* an ongoing series of quotations – mostly from artists, to artists – that offers wisdom, inspiration, and advice for the sometimes lonely road we are on.
I am astonished by the accuracy with which Matisse remembers the most trifling facts; he describes a room that he went into forty years ago and gives you the measurements, where every piece of furniture stood, how the light fell. He is a man of astounding precision and has little time for anything that he has not confirmed for himself. In art matters, he is not the sort to go looking for a profile fortuitously created by cracks in the wall. Elie Faure writes that Matisse is perhaps the only one of his contemporaries (in particular Marquet and Bonnard) to know exactly where he comes from and the only one who never allows it to show “because his inveterate, invincible, vigilant willpower is always focused on being himself and nothing but.”
Matisse neglects nothing. He seems to know as much about the art market as about painting.
So many stratagems to sell a painting, from intimidating the purchaser to seeming to avoid him: Vollard used them all and used them successfully. Not least the lies that he told to reassure the client. “It works like this,” says Matisse: “To make a sale, you invent lies that have somehow disappeared into thin air by the time the deal is done.”
We talk of the difficulties faced by dealers hoping to gain access to Renoir in his Cagnes residence. Renoir didn’t like having people talk to him about selling his work,” says Matisse: “It bored him. About the only one who got a foot in the door was Paul Guillaume; he dressed up as a young worker with a floppy necktie: “You see, I’m a local. I’ve always loved your painting. I’ve just inherited a little money; I’d like to buy something.”
Chatting with Henri Matisse: The Lost 1941 Interview, Henri Matisse with Pierre Courthion, edited by Serge Guilbaut, translated by Chris Miller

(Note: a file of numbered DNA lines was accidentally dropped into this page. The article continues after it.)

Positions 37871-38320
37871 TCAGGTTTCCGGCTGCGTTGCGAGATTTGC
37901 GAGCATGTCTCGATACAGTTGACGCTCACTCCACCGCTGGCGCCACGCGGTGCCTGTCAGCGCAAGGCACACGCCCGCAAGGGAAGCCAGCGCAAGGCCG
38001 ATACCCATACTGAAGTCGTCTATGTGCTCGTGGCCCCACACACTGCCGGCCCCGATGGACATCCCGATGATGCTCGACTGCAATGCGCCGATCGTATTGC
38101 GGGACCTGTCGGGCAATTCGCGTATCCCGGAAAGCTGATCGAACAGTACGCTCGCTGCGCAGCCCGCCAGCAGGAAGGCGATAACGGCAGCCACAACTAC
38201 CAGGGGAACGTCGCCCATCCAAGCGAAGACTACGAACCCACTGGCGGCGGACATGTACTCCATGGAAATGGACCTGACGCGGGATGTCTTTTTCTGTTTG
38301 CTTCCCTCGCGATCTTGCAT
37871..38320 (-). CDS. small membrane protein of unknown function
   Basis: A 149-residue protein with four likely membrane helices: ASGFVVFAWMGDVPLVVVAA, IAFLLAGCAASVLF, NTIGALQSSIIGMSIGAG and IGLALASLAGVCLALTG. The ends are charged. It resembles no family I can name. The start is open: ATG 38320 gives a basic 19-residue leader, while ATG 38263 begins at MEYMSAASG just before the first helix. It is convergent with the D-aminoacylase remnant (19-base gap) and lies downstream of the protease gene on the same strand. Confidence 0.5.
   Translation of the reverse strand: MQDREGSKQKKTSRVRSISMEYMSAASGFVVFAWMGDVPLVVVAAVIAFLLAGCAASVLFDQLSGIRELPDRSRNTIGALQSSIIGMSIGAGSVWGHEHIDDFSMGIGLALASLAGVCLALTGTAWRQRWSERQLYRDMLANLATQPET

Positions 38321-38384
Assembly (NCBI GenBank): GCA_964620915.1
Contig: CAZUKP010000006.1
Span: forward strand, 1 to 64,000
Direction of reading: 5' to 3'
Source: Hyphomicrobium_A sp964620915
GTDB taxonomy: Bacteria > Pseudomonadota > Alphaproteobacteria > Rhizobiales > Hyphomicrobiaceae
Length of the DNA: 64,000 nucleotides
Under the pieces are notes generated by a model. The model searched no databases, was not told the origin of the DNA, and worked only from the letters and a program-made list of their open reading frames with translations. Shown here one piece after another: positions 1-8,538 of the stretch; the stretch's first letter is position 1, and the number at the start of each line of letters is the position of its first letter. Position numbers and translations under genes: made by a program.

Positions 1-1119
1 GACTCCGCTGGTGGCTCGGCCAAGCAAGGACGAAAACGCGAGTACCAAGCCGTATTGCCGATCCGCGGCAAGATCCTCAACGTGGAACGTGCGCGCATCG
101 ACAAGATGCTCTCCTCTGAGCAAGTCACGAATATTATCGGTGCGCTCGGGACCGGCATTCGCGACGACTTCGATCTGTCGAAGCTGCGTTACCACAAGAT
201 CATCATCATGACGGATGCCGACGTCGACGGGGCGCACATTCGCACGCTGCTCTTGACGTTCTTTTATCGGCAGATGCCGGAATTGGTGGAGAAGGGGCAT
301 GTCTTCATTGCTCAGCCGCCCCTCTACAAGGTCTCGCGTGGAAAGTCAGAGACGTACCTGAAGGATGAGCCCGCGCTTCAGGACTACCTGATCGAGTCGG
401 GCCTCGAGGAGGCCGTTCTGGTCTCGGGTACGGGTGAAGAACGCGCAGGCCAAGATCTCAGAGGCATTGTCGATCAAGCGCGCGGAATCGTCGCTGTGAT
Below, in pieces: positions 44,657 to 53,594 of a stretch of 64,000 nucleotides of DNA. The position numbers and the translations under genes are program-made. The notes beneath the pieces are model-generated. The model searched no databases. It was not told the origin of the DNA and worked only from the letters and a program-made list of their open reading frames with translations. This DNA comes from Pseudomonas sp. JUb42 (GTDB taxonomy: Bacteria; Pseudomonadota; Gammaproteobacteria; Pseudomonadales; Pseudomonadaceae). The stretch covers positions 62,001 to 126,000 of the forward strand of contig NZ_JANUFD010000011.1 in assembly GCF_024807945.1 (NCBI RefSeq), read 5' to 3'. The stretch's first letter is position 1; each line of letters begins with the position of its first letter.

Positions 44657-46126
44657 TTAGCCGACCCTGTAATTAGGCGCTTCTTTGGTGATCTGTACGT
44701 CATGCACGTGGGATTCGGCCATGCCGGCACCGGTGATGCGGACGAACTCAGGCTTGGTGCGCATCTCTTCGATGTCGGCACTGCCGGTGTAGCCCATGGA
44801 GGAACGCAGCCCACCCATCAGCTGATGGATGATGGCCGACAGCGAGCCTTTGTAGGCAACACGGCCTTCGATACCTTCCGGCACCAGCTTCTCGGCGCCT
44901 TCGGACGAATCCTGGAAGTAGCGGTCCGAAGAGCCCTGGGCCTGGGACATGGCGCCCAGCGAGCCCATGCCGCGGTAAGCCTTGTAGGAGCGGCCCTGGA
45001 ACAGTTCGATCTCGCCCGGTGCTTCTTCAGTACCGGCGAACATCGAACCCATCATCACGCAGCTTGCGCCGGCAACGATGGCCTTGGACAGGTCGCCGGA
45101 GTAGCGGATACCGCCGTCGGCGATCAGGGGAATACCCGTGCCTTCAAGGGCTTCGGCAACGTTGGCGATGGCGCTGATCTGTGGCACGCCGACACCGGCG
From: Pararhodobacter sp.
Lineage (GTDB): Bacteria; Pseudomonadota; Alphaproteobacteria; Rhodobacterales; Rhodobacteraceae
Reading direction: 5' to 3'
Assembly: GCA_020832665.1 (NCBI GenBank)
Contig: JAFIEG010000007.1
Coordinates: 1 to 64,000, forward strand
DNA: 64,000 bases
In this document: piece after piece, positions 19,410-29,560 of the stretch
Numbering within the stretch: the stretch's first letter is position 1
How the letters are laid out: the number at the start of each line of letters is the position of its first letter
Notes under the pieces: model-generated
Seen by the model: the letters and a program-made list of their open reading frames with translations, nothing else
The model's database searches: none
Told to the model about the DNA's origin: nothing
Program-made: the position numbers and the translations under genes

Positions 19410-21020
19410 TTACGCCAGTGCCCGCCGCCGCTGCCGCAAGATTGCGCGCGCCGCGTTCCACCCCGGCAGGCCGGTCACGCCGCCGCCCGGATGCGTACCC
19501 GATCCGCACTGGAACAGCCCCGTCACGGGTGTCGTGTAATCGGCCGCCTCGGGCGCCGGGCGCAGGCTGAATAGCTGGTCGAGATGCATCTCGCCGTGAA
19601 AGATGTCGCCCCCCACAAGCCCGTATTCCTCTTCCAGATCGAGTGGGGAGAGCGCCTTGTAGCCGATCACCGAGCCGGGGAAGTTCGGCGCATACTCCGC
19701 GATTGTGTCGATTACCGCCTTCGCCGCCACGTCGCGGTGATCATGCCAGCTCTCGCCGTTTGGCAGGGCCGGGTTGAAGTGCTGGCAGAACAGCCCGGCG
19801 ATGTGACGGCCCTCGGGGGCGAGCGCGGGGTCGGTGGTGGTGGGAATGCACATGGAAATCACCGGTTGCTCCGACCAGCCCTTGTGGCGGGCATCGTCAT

Comments are welcome!
A. That is a long story. To get far away from New York for the ten-year anniversary of 9/11, my friend, Donna Tang, and I planned a two-week road trip to see land art sites in Arizona, New Mexico, Utah, and Colorado. (Donna did excellent research).
We hoped for a private tour of Roden Crater with James Turrell, which is not easy to arrange. I had also invited my friend Ann Landi, an art critic and arts writer, to join us, hoping she might get an interview with Turrell and write an article for Artnews. Turrell has been working on Roden Crater for 30+ years so Ann was interested in seeing it too! Ann contacted Turrell’s gallery – Gagosian – but they later relayed Turrell’s refusal.
We were planning to see other land art sites. As an alternative to Roden Crater and Turrell, Ann pitched a story to The Wall Street Journal about Sun Tunnels and Nancy Holt (Robert Smithson’s wife, who as the only woman in the land art movement, has never been given her due). The Journal said yes, so Ann made plans to join Donna and me in Salt Lake City.
The three of us visited Sun Tunnels, Spiral Getty, and other sites together. Ann had a brand new point-and-shoot camera that she hadn’t yet learned how to use. I always take lots of photos whenever I travel. After we returned home, I sent Ann a few images and she asked permission to submit them with her article. I was thrilled when The Wall Street Journal requested JPEGs. It was the first time I’ve had a photograph published in a major newspaper.
Comments are welcome!